‘A Walking Shadow’, p. 10

Life with Jonathan, while he was still at UEA, had been turbulent. I was relieved when he finally moved to London, and  I could now work hard for my Finals and concentrate on my own needs, friends – and creativity. I had been sharing  with dear friends ( Vivien and Anthony Lovell)  in  student ‘digs’ in College Road, Norwich, but decided to move back  to a room at 33, Unthank Road  to concentrate  on my studies.

Colin , Jonathan’s brother, had moved in to JR’s attic flat here. Colin was studying for an an M.A. at UEA, and we were already good friends.  He was to guide me, with great kindness, through my Finals, providing a timetable for me ( for revising), and humour and support at all times. We would meet every night for a beer at our local pub, at the end of the day, to discuss my progress. I liked and appreciated the routine he provided. He had become a true and loyal friend.

My relationship with his brother had deteriorated to such a point that Jonathan once threw a copy of  Angus Wilson’s  The Wrong Set at me. Things were becoming  farcical between us. We were very ill-matched. Once, Jonathan accused me of being too ‘below stairs’ for him, and said that he doubted that my family had ever had ‘servants’ I laughed at all this absurdity, and years later, when reading my family tree, I noted, a bit guiltily, that in the 1881 Census it stated that   my great- grandparents had employed two ‘live-in’ domestics: ‘Bessie’, a ‘general domestic servant’, and ‘Ellen’, a nursemaid, at their home at 6, Oxford Road, Hornsey, in North London. I know that Jonathan was being playful and was joking around when he spoke in this way.  And I  realise now that he was just trying to detach himself from me, and to point out, quite rightly,  the huge social and intellectual gulf between  us.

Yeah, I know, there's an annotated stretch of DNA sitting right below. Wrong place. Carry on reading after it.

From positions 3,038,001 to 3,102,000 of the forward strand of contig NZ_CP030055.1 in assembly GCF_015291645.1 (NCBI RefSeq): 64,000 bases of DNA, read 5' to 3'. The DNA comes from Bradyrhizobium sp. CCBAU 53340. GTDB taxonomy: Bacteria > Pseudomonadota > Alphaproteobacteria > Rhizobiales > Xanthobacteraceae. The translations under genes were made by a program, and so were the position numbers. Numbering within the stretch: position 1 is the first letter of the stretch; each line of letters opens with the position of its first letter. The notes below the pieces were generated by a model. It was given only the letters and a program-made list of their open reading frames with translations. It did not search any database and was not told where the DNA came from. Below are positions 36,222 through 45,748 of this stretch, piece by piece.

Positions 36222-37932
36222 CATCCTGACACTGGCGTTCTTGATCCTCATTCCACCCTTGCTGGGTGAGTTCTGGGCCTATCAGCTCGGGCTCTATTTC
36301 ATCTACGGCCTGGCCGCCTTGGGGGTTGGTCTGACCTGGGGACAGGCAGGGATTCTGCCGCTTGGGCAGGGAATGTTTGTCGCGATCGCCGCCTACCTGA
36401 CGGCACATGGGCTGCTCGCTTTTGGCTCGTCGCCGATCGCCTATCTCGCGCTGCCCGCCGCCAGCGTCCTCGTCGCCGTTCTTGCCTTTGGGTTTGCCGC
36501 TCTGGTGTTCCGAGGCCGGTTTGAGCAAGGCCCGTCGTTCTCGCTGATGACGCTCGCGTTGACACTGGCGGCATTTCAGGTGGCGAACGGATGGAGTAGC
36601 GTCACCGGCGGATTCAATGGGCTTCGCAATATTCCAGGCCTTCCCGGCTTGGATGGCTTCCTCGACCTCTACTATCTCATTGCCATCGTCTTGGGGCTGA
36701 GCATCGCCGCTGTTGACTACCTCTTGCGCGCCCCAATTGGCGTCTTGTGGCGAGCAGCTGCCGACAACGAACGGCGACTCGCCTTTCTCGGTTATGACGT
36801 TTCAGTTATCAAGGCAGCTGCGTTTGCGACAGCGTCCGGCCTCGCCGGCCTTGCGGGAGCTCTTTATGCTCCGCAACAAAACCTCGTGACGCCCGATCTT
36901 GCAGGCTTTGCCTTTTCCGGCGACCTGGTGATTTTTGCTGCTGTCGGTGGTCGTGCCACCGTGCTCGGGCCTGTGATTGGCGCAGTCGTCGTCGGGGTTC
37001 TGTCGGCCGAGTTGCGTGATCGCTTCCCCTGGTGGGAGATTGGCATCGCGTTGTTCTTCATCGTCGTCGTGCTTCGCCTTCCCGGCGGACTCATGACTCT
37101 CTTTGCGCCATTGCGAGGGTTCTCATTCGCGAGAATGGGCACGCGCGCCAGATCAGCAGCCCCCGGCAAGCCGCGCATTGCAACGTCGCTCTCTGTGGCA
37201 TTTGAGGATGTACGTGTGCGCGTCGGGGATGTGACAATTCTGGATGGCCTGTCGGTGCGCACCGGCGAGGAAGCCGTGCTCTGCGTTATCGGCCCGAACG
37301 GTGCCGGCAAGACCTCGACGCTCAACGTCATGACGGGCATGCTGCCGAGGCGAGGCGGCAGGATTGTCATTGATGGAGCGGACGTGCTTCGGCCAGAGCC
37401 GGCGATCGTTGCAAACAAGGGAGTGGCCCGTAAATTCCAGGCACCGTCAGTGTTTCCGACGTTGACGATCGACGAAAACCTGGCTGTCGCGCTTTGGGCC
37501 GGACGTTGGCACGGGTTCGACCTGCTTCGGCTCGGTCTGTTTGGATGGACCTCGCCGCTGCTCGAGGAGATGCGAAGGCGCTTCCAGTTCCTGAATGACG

By now, and much to the huge dismay of several members of the English Faculty, the glorious academic and writer , Lorna Sage, and Jonathan were enamoured of each other. Formerly deadly enemies, they were now an ‘item’; and I  could never hope to compete with Lorna’s beauty and brilliance. All I could do was to wish them both well.

But Jonathan and I remained friends. And we continued to meet in London  and to be fond of one another until our son, Alexander James, was born in 1973.

I also met his family: beautiful mother, Monica, a kind and  compassionate left-winger; his taciturn father, Peter, a rural Dean of the Church of England, and three brothers – Colin, William and Dominic.

 

 

 

 

 

 

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